Discussion in 'Food and Drink' started by jexby, Sep 28, 2015.
Found this interesting:
Tripel Karmeliet. Wikipedia says it was first brewed in 1996 but is a 1679 recipe. Bosteels has been brewing since 1791. This Tripel is bottle aged and reminiscent of Duvel, a long time favorite of mine. Duvel is spicier, this is smoother.
Another haul from Total Wine. Favorites and changes from milder months to hot as hell months (don't drink too much bocks or higher alcohol stuff). A few randoms if you know where to look....
It's pretty hot ATM, having my standard:
First beer in many a month
A slight detour... a couple of years ago I had my first sour from a can. It was from a reputable semi local brewery that knew what they were doing with other beers so I thought it would be a good one to try. Sours we’re getting trendy and. Thought I’d see what the fuss was about. I wasn’t impressed. For the record I don’t like fruit or flavor infused beers as a rule. In my book those are chic beers. My wife kinda likes the berry flavored Lienenkugels. I’ll only drink that stuff if there’s nothing else available.
After trying a few different bottled or canned sours over the past couple years I sort of wrote them off. Not for me. But last summer I tried a version at my local downtown pub because it was stinking hot outside and I didn’t feel like something that was high alcohol and would make me want to take a mid afternoon nap. This was a local raspberry jam sour served from a keg and it was really good. Perfect for hot weather and not sweet. Just a bit of fruit essence. So the next time I was at my normal liquor place I picked up a six pack of the same stuff. It really wasn’t any better than the other sours I had from cans. I go to a local pub about once a month and have had the same sour, as well as a few others and they’ve always been really good.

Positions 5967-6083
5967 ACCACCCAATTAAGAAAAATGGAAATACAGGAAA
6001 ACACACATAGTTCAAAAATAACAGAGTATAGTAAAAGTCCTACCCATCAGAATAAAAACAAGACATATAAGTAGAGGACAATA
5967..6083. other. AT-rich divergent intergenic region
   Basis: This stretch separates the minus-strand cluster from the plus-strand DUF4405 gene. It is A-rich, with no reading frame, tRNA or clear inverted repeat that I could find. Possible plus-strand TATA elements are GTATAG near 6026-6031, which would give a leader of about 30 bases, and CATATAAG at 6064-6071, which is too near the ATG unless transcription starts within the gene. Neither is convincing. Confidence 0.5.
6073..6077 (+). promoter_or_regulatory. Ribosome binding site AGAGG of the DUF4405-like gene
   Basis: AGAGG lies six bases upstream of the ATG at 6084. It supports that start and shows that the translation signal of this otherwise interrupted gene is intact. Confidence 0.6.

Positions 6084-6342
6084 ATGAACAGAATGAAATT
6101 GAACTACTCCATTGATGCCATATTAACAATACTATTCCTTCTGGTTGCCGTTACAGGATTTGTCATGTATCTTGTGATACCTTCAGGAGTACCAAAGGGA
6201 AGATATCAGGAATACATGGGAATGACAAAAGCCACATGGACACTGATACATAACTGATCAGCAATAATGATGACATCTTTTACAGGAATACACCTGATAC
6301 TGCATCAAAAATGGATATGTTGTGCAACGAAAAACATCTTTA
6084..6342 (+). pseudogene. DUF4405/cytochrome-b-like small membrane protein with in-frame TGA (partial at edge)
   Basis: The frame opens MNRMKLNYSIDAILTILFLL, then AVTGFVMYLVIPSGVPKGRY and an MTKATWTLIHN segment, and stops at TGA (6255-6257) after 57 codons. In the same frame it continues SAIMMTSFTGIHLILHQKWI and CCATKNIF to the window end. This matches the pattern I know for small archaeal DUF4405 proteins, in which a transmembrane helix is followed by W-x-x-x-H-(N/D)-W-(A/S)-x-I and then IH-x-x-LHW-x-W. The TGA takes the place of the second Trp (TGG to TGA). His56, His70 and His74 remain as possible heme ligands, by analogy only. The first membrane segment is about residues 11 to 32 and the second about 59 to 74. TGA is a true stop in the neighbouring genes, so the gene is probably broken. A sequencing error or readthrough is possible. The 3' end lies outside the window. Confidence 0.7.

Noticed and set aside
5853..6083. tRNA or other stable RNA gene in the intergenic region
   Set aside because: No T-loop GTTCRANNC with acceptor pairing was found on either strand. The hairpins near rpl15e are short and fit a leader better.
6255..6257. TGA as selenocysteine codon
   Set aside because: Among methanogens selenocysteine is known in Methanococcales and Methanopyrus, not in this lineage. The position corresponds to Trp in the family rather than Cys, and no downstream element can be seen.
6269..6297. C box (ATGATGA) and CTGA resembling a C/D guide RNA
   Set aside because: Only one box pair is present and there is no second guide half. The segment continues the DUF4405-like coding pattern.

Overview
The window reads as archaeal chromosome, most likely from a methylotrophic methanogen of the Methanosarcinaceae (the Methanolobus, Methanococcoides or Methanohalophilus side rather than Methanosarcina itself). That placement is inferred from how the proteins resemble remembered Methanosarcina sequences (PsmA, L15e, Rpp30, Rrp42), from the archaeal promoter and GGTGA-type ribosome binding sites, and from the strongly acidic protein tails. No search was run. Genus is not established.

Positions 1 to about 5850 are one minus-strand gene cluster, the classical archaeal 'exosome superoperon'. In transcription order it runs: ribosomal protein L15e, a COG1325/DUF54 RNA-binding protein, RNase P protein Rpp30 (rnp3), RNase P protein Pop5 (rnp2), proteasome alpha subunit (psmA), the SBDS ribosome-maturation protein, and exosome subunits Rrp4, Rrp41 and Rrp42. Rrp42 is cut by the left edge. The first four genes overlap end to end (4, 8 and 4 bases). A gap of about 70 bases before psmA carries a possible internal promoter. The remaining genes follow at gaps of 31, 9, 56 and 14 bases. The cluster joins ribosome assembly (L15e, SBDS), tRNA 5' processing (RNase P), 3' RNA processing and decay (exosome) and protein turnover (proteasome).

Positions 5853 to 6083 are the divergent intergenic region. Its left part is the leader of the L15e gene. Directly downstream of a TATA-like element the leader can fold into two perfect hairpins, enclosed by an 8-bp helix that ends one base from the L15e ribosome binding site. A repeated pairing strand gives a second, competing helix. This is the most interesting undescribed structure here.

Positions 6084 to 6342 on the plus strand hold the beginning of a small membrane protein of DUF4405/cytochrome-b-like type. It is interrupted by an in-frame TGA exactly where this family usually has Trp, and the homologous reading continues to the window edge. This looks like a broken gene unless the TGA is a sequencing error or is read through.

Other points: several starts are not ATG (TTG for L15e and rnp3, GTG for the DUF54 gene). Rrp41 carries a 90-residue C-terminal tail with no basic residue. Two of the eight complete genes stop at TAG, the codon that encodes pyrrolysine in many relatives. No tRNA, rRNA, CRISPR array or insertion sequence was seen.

so I know that beer is almost always better from a tap, but in the case of sours for me it makes the difference between something I don’t really like and something I could probably drink several of and thoroughly enjoy.
I used to not care for sours either until a local chef insisted I give the Duchesse de Bourgogne a try, and I’ve been a fan ever since. At least for Flanders style sours. Rodenbach Grand Cru is good as well. Monk’s Cafe is probably more approachable though since it’s not quite as sour. I still haven’t found any non-Flanders style that I care for.
This is fantastic! $6.99 for a four pack at Total Wine. Classic Unfiltered Lager/Kellerbier, which I bet tastes much better fresh from the barrel/keg. A little more hops that is balanced out by the fruit notes and very great flavor profile that doesn't feel watered down. I think the $6.99 for a four pack is due to a sale price, since this beer doesn't act like a $6.99/4 pack beer for the price. Highly recommended if you see it, and others are saying this doesn't cost too much in other areas.
Always a solid Lager/Export when the weather gets warmer (or if you don't like too much hops). Wish we can stop doing the Export versions of Lagers and just get the regulars version like they have in Germany. A little pricey at $15/six pack but if you just want a Lager in the Export version that is done right (your moneys worth), get this.
Similar but different
We were chasing a mobile BBQ joint for dinner today. They happened to be at Rapp Brewing Company. So while waiting on the Q, I decided to try a Rapp. Turns out they are a German Beer specialist. They did have one Belgian Golden Ale that that was the personal favorite of the lady working there but since I wanted to try German (and told her I like Nitro when asked), she suggest Rapp Bastard.